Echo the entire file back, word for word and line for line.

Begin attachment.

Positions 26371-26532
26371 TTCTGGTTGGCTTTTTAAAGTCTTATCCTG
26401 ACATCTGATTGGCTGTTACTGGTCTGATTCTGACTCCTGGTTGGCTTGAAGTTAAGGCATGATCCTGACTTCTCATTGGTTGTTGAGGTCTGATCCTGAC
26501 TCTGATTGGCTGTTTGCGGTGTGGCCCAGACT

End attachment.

Positions 26371-26532
26371 TTCTGGTTGGCTTTTTAAAGTCTTATCCTG
26401 ACATCTGATTGGCTGTTACTGGTCTGATTCTGACTCCTGGTTGGCTTGAAGTTAAGGCATGATCCTGACTTCTCATTGGTTGTTGAGGTCTGATCCTGAC
26501 TCTGATTGGCTGTTTGCGGTGTGGCCCAGACT